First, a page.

When selling a vehicle to a consumer, when does a dealership “knowingly” misrepresent the vehicle’s condition? And what omissions in describing a vehicle’s condition are “material” — that is, important — to the buyer? A recent appellate court opinion from Nevada deals with these questions.
Show Me the Carfax
Derrick Poole bought a certified used truck from Nevada Auto Dealership Investments LLC. The truck’s previous owner had been in an accident and repaired the truck before selling it to Nevada Auto.
The previous owner’s insurer prepared a collision estimate listing each repaired or replaced part, which included repair of the truck’s damaged frame and a “reconditioned” replacement for a damaged wheel. Nevada Auto did not disclose the existence of the collision estimate to Poole.
A Nevada Auto salesperson allegedly told Poole that the truck had been in a “minor” collision and they would not sell the truck if the collision had been significant. Nevada Auto disclosed the collision by providing a Carfax report to Poole, but that report did not reveal the frame damage, the reconditioned wheel, or the repair costs.
Two years later, Poole learned of the extent of the damage when he tried to refinance the truck debt. Poole sued Nevada Auto and its surety company, Corepoint Insurance Co., for violating the Nevada Deceptive Trade Practices Act and for equitable relief for consumer fraud.
The trial court granted summary judgment for Nevada Auto and Corepoint. Poole appealed. He alleged that Nevada Auto:
- Knowingly failed to disclose a material fact in connection with the truck sale.
- Knowingly misrepresented the truck’s certification and its certified standard, quality, or grade.
- Knowingly made a false representation by describing the collision as “minor.”
- Knowingly misrepresented the truck’s mechanical condition by certifying the truck despite mechanical conditions that precluded certification.
It isn’t uncommon for state laws to use terms that are not defined, leaving courts to determine what they mean.
Nevada Auto and Corepoint argued that Poole presented no evidence that Nevada Auto intended to knowingly defraud him.
It isn’t uncommon for state laws to use terms that are not defined, leaving courts to determine what they mean. That was the case here.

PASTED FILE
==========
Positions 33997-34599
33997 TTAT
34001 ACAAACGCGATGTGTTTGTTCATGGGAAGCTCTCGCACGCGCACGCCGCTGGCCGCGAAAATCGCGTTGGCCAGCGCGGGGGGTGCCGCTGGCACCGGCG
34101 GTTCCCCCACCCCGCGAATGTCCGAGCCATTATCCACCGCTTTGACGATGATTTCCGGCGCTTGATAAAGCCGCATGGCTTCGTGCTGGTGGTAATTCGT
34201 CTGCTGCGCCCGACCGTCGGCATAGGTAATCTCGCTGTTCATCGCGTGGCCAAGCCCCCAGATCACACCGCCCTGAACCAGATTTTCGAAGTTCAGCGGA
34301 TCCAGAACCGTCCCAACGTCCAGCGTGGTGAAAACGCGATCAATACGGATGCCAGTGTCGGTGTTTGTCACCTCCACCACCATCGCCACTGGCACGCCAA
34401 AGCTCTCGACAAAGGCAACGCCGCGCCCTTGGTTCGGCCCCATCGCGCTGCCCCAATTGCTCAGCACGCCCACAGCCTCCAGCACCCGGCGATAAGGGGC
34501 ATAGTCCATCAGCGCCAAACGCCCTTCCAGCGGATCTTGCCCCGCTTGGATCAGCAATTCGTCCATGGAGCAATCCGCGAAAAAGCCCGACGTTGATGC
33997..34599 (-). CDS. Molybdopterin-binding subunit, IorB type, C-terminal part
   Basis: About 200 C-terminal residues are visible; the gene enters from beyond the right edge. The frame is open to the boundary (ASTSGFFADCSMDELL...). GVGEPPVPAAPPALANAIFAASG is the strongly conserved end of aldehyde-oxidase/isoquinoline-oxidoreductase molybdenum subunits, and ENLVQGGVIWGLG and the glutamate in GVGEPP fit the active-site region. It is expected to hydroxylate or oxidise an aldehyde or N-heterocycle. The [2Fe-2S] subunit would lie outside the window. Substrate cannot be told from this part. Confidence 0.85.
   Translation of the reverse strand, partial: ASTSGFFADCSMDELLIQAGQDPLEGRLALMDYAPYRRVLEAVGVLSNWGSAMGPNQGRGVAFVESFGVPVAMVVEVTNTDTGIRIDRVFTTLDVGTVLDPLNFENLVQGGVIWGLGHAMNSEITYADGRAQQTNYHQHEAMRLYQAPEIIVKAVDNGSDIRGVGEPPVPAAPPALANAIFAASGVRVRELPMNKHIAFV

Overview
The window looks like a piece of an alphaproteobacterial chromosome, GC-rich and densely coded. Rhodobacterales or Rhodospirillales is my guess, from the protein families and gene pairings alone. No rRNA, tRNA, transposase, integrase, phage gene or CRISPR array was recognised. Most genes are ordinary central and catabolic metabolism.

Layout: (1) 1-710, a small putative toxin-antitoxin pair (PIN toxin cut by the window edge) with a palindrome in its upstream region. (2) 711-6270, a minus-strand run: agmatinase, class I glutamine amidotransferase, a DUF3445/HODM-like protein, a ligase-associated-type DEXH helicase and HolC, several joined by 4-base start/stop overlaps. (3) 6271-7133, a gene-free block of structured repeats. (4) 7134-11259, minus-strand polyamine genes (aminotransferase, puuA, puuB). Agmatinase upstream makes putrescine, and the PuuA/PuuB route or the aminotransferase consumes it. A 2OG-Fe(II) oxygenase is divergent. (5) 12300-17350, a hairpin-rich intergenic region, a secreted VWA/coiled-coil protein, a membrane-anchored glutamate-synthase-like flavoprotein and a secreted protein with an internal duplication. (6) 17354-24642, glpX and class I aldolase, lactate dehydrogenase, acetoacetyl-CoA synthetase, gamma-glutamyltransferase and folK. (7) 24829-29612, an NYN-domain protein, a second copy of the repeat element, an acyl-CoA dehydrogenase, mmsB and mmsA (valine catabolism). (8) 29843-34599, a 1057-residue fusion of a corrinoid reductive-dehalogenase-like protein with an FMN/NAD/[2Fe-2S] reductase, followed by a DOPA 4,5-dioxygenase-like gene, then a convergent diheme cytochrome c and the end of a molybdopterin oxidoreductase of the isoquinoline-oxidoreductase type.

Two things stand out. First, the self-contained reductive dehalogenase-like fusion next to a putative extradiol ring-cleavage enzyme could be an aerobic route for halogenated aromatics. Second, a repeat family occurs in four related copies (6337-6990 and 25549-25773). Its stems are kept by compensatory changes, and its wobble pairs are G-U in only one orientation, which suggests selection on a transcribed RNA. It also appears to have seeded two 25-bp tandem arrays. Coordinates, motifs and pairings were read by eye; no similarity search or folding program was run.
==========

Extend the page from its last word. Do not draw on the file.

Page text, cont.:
I Know What I Know
Noting that the NDTPA does not define the terms “knowingly” or “material,” the Court of Appeals of Nevada defined those terms. The appellate court concluded that a “knowing” act or omission under the NDTPA does not require that the defendant intend to deceive with the act or omission, or even know of the prohibition against the act or omission, but simply that the defendant is aware of the existence of the facts that constitute the act or omission.
The appellate court also concluded that a fact is “material” if either (a) a reasonable person would attach importance to its existence or nonexistence in determining a choice of action in the transaction in question, or (b) the defendant knows or has reason to know that the consumer regards or is likely to regard the matter as important in determining a choice of action, although a reasonable person may not so regard it.
You can bet that the lawyer representing your unhappy buyer will claim that the dealership “knows” anything that is in its records.
Using these definitions, the appellate court concluded that Poole’s allegations presented a genuine issue of material fact under each of his claims. Accordingly, the appellate court reversed the trial court’s decision and remanded the case.
So, what does your dealership “know” about the condition of the vehicles it sells? And which of the things that it “knows” are “material”? You can bet that the lawyer representing your unhappy buyer will claim that the dealership “knows” anything that is in its records and that every smidgen of that information is “material.”
Dealers seeking to avoid lawsuits like this will opt for the highest possible degree of transparency in dealings with their buyers.
Catherine C. Worthington is a managing editor at CounselorLibrary.com LLC.